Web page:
We called the marina, explained our predicament and they said that once we got back into the bay, they would come and tow us into the marina.
The wind was kind to us and we sailed all the way to the entrance ( 20 miles) where we had to do a left turn. At this point it died. Zilch. Sooooo frustrating!!! Bloomin heck. Now what??? Well, as pure luck would have it, behind us was a solitary yacht and they were dropping their sails in readiness to go into the bay. Their yacht name, Tao3, was written very visibly on the boom so I went up to the bow, cupped my hands, hailed their name to get their attention and did the distress signal of waving and crossing my arms. They came over, I explained our situation, they said they would throw us a line and tow us into the bay. And that's exactly what we did. When we arrived close to the marina, Sebastian and Yianni (John) came out in the marina rib, I let the tow line go, thanked Tao3 a million times over, and the marina guys pushed us onto the loading bay where we tied up alongside.
Our dear friend John (Brown Bear) was there to help take our lines and he came aboard and between him and Andreas, established that our problem was down purely to our starter battery. It had a broken down cell, and although showed us on our battery monitor as being 12.7 volts, as soon as it was put under load it collapsed. It needed to be replaced.
Mike, another yachtie, currently in the yard and who had a rental scooter, kindly offered to take our knackered battery to the local gas station and returned with a Duracell top of the range one. Once connected, Andreas started the engine. BINGO!!! Job done.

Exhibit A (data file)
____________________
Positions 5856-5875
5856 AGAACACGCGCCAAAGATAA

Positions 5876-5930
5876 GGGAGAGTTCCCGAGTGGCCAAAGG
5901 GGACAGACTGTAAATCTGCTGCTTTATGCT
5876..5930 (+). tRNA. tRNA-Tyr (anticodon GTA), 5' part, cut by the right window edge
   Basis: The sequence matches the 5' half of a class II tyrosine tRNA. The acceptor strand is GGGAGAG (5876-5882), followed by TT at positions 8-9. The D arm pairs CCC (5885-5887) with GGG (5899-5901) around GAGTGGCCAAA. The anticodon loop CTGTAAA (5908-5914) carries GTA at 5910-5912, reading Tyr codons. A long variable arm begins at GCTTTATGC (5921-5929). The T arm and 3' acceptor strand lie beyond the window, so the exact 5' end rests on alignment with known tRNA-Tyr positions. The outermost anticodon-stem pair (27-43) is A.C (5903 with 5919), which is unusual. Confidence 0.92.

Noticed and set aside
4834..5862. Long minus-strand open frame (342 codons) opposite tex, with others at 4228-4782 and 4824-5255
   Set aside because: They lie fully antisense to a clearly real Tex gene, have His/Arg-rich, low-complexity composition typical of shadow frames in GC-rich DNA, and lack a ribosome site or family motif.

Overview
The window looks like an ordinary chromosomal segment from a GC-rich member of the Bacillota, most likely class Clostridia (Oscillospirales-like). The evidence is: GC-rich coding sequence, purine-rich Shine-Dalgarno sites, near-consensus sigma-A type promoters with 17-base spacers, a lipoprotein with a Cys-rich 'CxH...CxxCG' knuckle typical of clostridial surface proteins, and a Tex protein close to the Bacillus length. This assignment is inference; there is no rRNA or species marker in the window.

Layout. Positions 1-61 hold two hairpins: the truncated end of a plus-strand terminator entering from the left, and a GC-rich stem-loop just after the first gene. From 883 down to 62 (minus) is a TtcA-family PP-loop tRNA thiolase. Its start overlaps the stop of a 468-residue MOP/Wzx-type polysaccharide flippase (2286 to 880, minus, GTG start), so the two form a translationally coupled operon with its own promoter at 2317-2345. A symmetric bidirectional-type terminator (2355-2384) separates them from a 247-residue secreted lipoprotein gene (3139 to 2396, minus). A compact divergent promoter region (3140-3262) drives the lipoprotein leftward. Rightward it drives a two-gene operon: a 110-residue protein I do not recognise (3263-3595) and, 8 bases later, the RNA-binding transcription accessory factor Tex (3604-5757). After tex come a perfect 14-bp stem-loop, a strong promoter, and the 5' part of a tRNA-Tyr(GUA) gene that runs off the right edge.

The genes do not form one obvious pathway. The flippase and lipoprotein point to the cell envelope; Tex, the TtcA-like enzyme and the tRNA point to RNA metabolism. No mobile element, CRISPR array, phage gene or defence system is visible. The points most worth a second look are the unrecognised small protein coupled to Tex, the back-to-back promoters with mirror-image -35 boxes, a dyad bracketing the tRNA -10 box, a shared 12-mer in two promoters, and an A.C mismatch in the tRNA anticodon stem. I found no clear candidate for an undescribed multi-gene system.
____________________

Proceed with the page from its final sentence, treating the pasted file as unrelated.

Our ENORMOUS thanks go to Tao3, Sebastian and Yianni and John.
Getting back to the word "begrudgingly" - our starter battery was quite clearly telling us that all was not well when it took time to reach 12.7 volts. Unfortunately, we were not in the right place, on either occasion to fix it. So , with clear thinking, experience and team talking we got ourselves out of gaol easily without any major histrionics. Despite the few stressy moments, we did good. Real good.
Unfortunately, after several discussions since his arrival, Jack shared that he was not in the right state of mind for this trip due to issues with his home life and work. In this instance, I am not going into detail. Suffice to say, after just 4 days we had another team talk and he decided that he would leave us on Leros and go home.
We said goodbye to him early next morning and we then slipped from the loading bay and motored on very flat water back to Marathos where we picked up a mooring buoy- the feeling of de ja vous was very strong, and we ate ashore.
Next morning we had a fabulous sail for 14 miles before having to quit and put the engine on because the wind became very fickle and the remaining 7 miles was on horrid, horrid water. Very rock and roll which we both hate as does Alice our autohelm. Eventually we got into Agios Kirikos, Ikaria. The marina was packed and we ended up rafting off a German sail boat. But we were here. Time to chill, catch up with our friends, renew our boat tax , file our annual Greek tax return and catch our breath before moving on.
Muse for this post: If you only knew how many amazing days are still ahead of you. Keep going and I promise you some of the best days of your life haven't even happened yet.